#1 – What does a long-distance caregiver do?

Click here to see the beginning page in this series:  Questions and Answers about Long Distance Caregiving

What does a long-distance caregiver do?  How do I manage if my mom is in Chapel Hill or Durham and I am in New York?  How many other people are trying to help out from a distance, like me?

If you live an hour or more away from a person who needs care, you can think of yourself as a long-distance caregiver. This kind of care can take many forms—from helping with finances or money management to arranging for in-home care; from providing respite care for a primary caregiver to creating a plan in case of emergencies. Many long-distance caregivers act as information coordinators, helping aging parents understand the confusing maze of new needs, including home health aides, insurance benefits and claims, and durable medical equipment.

Caregiving, no matter where the caregiver lives, is often long-lasting and ever-expanding. For the long-distance caregiver, what may start out as an occasional social phone call to share family news can eventually turn into regular phone calls about managing household bills, getting medical information, and arranging for grocery deliveries.  What begins as a monthly trip to check on Mom may become a larger project to move her to a new home or nursing facility closer to where you live.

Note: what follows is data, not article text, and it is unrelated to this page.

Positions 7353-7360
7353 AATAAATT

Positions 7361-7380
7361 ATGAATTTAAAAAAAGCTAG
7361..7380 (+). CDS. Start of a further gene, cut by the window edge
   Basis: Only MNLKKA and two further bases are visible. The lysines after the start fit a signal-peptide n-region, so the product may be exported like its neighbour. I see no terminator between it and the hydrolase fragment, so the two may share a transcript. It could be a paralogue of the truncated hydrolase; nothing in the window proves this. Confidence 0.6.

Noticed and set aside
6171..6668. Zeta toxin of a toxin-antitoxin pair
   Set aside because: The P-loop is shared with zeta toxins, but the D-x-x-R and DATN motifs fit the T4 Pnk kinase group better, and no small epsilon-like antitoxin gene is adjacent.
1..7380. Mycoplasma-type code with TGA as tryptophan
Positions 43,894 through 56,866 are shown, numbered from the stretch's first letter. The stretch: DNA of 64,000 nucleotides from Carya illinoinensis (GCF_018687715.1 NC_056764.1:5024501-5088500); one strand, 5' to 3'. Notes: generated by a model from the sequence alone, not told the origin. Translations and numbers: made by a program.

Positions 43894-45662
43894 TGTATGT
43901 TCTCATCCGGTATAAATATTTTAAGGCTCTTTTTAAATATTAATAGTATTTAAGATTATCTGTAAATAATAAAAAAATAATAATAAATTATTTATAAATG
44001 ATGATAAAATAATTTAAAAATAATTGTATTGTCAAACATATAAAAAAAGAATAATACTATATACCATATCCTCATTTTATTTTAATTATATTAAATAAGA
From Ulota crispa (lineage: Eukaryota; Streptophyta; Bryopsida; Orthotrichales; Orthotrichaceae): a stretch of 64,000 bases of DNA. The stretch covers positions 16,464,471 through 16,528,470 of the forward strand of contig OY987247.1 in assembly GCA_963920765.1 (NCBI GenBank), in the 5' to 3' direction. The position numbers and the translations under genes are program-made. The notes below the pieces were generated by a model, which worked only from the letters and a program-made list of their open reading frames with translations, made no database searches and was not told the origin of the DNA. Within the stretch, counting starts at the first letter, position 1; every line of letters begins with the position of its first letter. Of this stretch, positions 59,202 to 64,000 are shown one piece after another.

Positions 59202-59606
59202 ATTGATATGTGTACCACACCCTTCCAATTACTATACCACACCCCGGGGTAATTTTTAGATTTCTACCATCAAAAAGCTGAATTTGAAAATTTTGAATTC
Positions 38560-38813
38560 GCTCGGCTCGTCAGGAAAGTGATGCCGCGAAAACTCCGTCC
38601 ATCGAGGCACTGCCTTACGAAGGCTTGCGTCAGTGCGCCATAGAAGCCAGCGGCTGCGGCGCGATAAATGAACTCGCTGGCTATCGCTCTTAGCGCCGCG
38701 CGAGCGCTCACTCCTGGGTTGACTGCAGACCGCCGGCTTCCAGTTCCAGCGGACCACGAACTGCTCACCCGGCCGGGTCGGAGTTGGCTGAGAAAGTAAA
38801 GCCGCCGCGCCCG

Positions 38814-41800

If you are a long-distance caregiver, you are definitely not alone. There may be as many as 7 million people in your same situation in the United States. In the past, caregivers have been primarily working women in mid-life with other family responsibilities. That’s changing.  More and more men are getting involved; in fact, surveys show that men now represent almost 40 percent  of caregivers. Anyone, anywhere can be a long-distance caregiver. Gender, income, age, social status, employment—none of these prevent you from taking on at least some caregiving responsibilities and possibly feeling some of the satisfaction.

Click here to see the next item in this series:  How will I know if help is needed?  My loved one sounds fine on the phone.

Acorn wishes to acknowledge the National Institute on Aging for this valuable content.

Within Acorn’s service area of Chapel Hill, Durham and surrounding areas in North Carolina (Hillsborough, Pittsboro, Morrisville, Cary, and Apex) the following resources may be especially helpful:

  • Orange County Department on Aging, 2551 Homestead Road, Chapel Hill, North Carolina 27516, (919) 968-2070
  • Durham Center for Senior Life, 406 Rigsbee Avenue – Suite 202, Durham, North Carolina   27701, (919) 688-8247
  • Chatham County Council on Aging, 365 North Carolina 87, Pittsboro, North Carolina   27312, (919) 542-4512
  • Triangle J Area Agency on Aging, 4307 Emperor Boulevard
- Suite 110, Durham, NC 27703, 919-558-2711
  • Resources for Seniors (Wake County), 1110 Navaho Dr.  – Suite 400, Raleigh, NC 27609, 919-872-7933

 

 

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